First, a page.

Effects of heavy metals on the sperm quality and the larvae survival of sea urchins
Context of the study
Paracentrotus lividus, the dominant sea urchin in the Mediterranean, is highly sensitive to various chemicals. Therefore, it is used to asses the environmental impacts and toxic effects of numerous pollutants. In the Mediterranean several sites have been reported to be contaminated by heavy metals. To fully understand the toxicity of a pollutant, it's important to know the different effects of different doses.
Content of the study
Main results of the study
Exposure of the sea urchin sperm to high concentrations of the 4 heavy metals affected their fertility. Lower concentrations of Hg (10-7M) were necessary to obtain the same results, than of Ag or Cu (both 10-6M). Even higher concentrations of Cd (10-5M) were needed to affect the sea urchin's sperm cells. The offspring that did develop out of exposed sperm cells didn't display any abnormalities. These concentrations are much higher than those commonly reported from the North Sea, but they do occur in heavily polluted area's in the Mediterranean. However, in the experiment the sperm cells were exposed for periods of 30 min, while in natural conditions they are only for 5 minutes in free water before fertilization. Therefore, this experiment doesn't allow conclusions for natural conditions.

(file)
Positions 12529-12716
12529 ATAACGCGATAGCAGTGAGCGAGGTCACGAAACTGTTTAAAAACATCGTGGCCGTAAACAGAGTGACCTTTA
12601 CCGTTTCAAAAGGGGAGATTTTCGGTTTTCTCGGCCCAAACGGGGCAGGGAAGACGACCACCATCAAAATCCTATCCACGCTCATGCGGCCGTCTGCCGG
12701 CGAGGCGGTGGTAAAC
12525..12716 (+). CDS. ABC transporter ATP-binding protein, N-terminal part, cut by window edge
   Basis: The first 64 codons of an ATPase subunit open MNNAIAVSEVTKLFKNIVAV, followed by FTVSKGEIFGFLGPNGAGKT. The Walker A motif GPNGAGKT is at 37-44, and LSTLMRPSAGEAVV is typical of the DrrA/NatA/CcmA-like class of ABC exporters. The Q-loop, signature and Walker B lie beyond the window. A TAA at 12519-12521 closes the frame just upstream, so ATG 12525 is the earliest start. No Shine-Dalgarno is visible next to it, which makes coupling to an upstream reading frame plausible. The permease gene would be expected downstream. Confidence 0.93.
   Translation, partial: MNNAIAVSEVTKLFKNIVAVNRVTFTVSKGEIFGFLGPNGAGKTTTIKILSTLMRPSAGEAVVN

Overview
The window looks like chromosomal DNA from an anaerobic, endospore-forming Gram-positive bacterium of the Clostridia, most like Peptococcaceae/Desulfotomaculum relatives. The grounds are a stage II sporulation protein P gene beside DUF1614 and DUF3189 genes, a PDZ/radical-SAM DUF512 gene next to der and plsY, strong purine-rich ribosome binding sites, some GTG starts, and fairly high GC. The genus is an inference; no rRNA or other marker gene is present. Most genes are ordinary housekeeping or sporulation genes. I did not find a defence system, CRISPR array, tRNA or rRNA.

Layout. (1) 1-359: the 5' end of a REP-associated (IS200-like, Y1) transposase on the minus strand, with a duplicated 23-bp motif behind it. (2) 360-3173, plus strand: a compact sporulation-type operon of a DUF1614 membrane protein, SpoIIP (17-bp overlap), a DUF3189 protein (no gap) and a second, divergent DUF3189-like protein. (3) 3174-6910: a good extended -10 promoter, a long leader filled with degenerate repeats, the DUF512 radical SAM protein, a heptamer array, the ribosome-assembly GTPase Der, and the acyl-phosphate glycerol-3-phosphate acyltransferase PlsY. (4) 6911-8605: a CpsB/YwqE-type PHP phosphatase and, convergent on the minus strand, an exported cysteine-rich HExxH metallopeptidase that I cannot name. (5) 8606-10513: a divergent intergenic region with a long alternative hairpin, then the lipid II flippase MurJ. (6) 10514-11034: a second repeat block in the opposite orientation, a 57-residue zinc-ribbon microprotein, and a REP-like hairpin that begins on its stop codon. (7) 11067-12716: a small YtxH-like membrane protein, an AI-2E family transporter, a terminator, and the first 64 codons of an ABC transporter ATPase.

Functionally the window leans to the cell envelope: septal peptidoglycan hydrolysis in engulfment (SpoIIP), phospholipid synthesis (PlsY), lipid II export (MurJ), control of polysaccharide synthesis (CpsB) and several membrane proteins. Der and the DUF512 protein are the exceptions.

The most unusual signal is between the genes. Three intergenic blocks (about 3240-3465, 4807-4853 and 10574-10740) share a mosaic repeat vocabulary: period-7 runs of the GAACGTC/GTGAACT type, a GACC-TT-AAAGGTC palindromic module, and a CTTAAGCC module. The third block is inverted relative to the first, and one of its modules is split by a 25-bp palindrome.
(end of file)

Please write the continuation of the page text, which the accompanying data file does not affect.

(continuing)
The lowest concentrations that proved toxic for the larvae were 100 times lower for Hg, Ag and Cu (10--7M, 2.5*10--7M and 5*10-7M respectively) than for Cd (10-5M). Each metal induced different development defects in the larvae. The severity of these development defects depended on the concentration of the heavy metal they were exposed to. Since these concentrations occur in heavily polluted area's, or could occur after accidental major spills, heavy metals could in some area's impair the development of this sea urchin.